The Taliban have also targeted activists protesting the restrictions. To avoid arrest, Elham and other demonstrators say they rotate among safe houses and communicate only by encrypted phone apps.
Rokhshana Rezai, 27, a prominent activist, said she once dressed as a man to pass through Taliban checkpoints after receiving threatening calls from Taliban officials. But she has continued to attend protests. Video from one recent demonstration shows her defiantly pulling away from a Talib who had grabbed her arm and tried to drag her away.
“We are getting more afraid,” Rezai said. “They are not going to respect our rights and dignity.”
Taliban officials have said that prior approval was required to hold a protest. But when the women have requested permission, Rezai said, “They don’t allow it, and they never will.”
On Jan. 19, three days after women protested the hijab directive, two activists were taken at gunpoint from homes in Kabul, said Zarifa Yaqoobi, 28, a leader of a group called the Afghan Powerful Women’s Movement. Yaqoobi said the women’s family members told her the women were taken away at night by armed men.
Yaqoobi said family members identified the activists as Tamana Zaryab Paryani and Parwana Ebrahim Khel. She said three of Paryani’s sisters also disappeared. The New York Times attempted to speak to the families directly without success.
A video posted on social media shows Paryani screaming for help and shouting that the Taliban were pounding on her door. The Taliban have publicly denied any involvement in the detainment of Paryani and others.
Qari Saeed Khosty, a Ministry of Interior spokesperson, said that Paryani’s video had been fabricated “to create a case” intended to attract international attention.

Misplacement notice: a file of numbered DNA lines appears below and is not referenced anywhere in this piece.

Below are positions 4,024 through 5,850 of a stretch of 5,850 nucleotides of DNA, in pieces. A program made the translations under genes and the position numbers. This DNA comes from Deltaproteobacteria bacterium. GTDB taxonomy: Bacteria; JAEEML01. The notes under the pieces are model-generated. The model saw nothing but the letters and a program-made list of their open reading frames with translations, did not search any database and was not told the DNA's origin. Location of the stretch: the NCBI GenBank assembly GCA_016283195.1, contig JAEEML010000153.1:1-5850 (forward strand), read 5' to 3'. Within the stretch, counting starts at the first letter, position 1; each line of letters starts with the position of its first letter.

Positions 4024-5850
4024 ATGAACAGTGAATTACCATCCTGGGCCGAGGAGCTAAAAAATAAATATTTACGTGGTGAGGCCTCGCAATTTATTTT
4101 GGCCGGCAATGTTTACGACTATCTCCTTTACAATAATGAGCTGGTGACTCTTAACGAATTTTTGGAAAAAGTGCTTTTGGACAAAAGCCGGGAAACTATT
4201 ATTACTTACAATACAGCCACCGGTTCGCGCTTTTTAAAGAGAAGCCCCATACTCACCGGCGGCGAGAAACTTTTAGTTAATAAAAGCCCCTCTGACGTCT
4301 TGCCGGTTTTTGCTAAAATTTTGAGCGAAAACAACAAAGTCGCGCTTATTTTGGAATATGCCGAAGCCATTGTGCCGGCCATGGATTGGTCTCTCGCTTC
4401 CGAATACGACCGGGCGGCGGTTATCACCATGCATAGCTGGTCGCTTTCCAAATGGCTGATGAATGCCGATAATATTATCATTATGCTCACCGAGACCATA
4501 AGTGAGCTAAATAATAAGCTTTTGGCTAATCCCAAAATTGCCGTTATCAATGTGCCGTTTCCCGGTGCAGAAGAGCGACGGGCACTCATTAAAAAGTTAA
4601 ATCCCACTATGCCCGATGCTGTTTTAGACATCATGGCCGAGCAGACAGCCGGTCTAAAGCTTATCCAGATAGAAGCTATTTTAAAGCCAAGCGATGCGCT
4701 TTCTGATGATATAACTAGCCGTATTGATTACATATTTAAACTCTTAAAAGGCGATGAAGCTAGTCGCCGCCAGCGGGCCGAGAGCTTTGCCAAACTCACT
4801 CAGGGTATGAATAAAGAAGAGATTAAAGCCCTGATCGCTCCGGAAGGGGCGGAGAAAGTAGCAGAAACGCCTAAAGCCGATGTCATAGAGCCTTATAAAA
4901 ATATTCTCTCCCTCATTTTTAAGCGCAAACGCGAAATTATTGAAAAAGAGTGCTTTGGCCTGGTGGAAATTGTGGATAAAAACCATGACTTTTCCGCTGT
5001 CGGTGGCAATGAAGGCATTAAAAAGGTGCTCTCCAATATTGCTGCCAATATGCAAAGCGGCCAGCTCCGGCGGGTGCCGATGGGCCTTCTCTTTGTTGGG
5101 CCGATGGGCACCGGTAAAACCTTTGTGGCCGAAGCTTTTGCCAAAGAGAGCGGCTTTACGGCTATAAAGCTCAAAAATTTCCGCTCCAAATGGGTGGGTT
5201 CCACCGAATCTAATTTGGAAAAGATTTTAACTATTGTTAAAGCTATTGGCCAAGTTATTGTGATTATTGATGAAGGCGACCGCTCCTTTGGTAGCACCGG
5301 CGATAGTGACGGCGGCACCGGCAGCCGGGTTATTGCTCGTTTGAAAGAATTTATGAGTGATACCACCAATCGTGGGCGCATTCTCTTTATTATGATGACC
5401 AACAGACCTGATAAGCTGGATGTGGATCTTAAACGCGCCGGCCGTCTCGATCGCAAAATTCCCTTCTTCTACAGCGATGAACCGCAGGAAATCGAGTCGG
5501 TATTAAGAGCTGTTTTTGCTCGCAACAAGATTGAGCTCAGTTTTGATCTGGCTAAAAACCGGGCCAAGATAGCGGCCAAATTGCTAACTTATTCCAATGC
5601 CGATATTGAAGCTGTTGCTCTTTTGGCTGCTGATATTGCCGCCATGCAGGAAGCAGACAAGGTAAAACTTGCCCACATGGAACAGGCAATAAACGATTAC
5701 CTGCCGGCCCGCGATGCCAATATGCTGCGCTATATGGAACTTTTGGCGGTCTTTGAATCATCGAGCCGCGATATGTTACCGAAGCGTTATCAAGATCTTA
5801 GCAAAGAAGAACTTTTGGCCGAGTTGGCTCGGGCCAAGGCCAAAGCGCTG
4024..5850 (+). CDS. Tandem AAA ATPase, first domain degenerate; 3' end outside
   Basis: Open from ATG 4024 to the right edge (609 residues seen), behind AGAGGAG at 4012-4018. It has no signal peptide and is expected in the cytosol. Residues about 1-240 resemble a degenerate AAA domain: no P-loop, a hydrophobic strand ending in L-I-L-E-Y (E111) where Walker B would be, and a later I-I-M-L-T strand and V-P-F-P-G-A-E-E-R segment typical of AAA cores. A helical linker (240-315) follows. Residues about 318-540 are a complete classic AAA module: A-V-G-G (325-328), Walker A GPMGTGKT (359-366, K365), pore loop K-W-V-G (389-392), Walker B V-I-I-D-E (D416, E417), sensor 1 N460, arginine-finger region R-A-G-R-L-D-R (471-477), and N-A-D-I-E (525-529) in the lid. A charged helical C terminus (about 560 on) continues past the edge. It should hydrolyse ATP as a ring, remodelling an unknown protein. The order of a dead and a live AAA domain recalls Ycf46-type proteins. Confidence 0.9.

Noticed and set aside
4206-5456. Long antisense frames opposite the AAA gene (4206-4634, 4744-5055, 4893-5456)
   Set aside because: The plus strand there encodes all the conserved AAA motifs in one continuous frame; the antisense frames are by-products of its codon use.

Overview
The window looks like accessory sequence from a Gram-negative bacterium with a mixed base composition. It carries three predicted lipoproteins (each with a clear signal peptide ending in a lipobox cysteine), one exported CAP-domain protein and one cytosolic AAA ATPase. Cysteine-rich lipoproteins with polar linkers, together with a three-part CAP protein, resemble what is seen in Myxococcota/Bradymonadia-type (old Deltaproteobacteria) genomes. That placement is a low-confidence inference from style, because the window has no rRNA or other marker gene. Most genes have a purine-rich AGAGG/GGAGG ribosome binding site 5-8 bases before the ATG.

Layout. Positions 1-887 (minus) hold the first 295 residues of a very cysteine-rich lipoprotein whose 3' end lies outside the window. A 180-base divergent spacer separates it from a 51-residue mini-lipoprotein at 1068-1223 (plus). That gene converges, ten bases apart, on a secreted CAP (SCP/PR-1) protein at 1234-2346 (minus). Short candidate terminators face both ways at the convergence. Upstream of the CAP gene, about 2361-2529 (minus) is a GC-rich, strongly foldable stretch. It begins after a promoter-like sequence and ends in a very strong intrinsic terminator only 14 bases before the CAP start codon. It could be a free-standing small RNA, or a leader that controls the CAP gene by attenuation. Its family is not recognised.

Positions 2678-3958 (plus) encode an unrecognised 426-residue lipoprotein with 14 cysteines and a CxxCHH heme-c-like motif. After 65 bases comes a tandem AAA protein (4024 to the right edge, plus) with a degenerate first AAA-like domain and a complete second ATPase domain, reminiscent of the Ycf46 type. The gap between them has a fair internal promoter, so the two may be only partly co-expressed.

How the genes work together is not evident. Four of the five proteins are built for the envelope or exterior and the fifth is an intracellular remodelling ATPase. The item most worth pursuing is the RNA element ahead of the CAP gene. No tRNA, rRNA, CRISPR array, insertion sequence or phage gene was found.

“They are liars, and I don’t want to talk about it,” Gen. Mubeen Khan, a police spokesperson in Kabul, said of media reports about the disappearances. In a follow-up call, he told The Times: “Anyone who disrupts the public must be arrested. An order has gone to all security forces to arrest them and bring them to justice.”
The crackdown on women’s demonstrations in Afghanistan has raised concerns among human rights organizations. Human Rights Watch said it represented “an alarming and unlawful escalation of efforts to suppress peaceful protest and free speech in Afghanistan.” The United Nations Assistance Mission in Afghanistan has called on the Taliban to provide information about the missing women.
Women’s rights activists and human rights groups have also called on the Taliban to provide information about the disappearance of Alia Azizi, a prison official in the western city of Herat. Azizi never returned home from work on Oct. 2.
Heather Barr, associate director of women’s rights at Human Rights Watch, said “the extremely muted response” from the international community coupled with the crackdowns on the Afghan news media had emboldened the Taliban.
“This is a sign that the Taliban feel these protests now need to be entirely stopped, whatever level of brutality that takes,” she said.